Santa Clarita Couple Among 2,600 Quarantined on Cruise Ship Off Japan With 61 Coronavirus Patients

Nation/World
Carl Goldman and Jeri Seratti-Goldman are seen aboard the Diamond Princess cruise ship during a video chat on Feb. 7, 2020.

Carl Goldman and Jeri Seratti-Goldman are seen aboard the Diamond Princess cruise ship during a video chat on Feb. 7, 2020.

Data pix.

A Santa Clarita couple is among the 2,600 passengers quarantined aboard a luxury cruise ship where dozens were diagnosed with a new deadly strain of coronavirus.

Carl Goldman and Jeri Seratti-Goldman, owners of KHTS Radio, said they are confined to their cabins for about two weeks aboard the Diamond Princess as it remained docked Friday in the port of Yokohama, outside Tokyo.

Officials said that 64 people from the ship had the fast-spreading virus.

On their final day of the 16-day cruise, the couple learned of a passenger who had already left the ship and was diagnosed with the virus. Health officials came aboard the ship, going room to room and testing passengers with ear thermometers, for hours.

Friday was the couple's fourth day quarantined to their cabin, and they described having to do their laundry in the bathroom and using water bottles for weights.

"This is the longest we've been away from home," Carl Goldman said. "We thought we were gonna leave the ship Monday morning. That didn't happen."

Jeri Seratti-Goldman said their cabin had a television and a balcony, which made the quarantine easier.

But she was looking forward to being allowed to go for a short walk on the deck.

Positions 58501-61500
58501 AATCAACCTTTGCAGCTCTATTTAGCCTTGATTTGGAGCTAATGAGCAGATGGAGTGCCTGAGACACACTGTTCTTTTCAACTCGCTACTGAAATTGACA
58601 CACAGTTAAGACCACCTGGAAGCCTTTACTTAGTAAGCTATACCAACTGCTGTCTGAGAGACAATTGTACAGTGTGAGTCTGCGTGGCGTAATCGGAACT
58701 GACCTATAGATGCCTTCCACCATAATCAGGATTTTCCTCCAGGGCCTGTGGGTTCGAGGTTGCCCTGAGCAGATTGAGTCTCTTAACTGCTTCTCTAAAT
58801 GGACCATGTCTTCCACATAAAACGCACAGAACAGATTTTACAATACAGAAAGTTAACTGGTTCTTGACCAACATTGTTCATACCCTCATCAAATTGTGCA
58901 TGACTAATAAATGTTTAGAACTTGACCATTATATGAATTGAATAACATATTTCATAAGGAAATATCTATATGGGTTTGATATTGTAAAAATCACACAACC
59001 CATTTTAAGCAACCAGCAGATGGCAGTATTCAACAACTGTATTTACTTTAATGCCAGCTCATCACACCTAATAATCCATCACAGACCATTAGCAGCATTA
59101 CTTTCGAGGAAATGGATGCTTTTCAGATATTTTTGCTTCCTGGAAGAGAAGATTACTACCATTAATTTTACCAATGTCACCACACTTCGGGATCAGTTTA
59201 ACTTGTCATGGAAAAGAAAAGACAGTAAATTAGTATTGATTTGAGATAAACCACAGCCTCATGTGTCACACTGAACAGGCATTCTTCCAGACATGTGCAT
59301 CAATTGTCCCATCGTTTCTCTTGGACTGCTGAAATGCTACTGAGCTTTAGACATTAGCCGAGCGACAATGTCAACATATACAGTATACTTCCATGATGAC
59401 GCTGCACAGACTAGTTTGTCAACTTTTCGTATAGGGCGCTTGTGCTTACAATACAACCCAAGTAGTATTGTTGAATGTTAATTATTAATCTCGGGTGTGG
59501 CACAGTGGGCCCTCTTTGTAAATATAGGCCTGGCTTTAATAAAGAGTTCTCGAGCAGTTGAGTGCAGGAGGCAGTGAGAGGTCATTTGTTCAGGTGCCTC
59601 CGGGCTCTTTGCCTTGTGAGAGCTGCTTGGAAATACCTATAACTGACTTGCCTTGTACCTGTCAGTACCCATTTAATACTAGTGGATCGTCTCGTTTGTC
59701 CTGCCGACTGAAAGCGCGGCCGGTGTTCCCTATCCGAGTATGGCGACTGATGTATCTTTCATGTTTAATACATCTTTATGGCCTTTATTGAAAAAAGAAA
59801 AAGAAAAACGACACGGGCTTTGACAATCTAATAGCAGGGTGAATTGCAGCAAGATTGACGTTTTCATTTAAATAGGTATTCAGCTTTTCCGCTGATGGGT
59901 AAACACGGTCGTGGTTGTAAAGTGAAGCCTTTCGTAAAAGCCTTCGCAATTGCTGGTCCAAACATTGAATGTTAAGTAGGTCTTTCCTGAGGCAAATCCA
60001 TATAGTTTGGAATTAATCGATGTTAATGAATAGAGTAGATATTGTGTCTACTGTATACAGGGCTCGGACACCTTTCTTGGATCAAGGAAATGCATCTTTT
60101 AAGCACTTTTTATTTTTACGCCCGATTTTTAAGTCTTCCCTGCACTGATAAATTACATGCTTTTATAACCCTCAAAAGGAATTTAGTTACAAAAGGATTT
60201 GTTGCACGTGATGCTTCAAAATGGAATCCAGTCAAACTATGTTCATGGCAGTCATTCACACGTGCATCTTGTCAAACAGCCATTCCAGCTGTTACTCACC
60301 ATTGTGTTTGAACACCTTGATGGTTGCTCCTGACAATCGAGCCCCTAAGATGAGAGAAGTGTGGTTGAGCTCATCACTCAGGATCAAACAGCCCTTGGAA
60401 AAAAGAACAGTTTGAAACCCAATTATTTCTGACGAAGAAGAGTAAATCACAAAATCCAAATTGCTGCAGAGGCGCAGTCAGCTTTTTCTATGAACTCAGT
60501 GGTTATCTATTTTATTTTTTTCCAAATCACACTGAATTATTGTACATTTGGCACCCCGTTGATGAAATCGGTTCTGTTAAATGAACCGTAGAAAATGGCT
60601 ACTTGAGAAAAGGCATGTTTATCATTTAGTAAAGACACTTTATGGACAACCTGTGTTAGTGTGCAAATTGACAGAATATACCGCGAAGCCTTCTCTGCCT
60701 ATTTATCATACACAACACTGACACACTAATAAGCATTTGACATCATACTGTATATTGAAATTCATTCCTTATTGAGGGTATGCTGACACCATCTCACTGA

"We've got date night, Saturday night, where we get to go out — hopefully — for an hour... another adventure in our crazy lives," she quipped.

Others aboard the ship described having a hard time confined to their cabins.

“It’s not going to be a luxury cruise; it’s going to be like a floating prison,” David Abel posted to Facebook from the ship. Abel had gone on the cruise to celebrate his 50th wedding anniversary.

As Japanese officials loaded the Diamond Princess with supplies to make the quarantine as bearable as possible, passengers took to social media to highlight kindnesses by the crew — and to complain about dwindling medicine, the quality of the food and their inability to exercise or even leave their cabins.

Photos and videos showed the vessel that once had 3,711 passengers and crew is now a ghost ship of deserted reception areas, swimming pools and hallways. Babies on another ship docked in Hong Kong were reportedly running out of diapers and milk.

The passenger who was first diagnosed with the virus is an 80-year-old from Hong Kong who flew into Tokyo before boarding.

Japanese Prime Minister Shinzo Abe announced Thursday that Japan will deny entry of foreign passengers on another cruise ship heading to Japan — Holland America's cruise ship Westerdam, on its way to Okinawa from Hong Kong — because of suspected coronavirus patients found on the ship.

The new virus has killed at least 722 people and sickened over 34,000 in China. It causes fever, cough, shortness of breath and, in severe cases, pneumonia.

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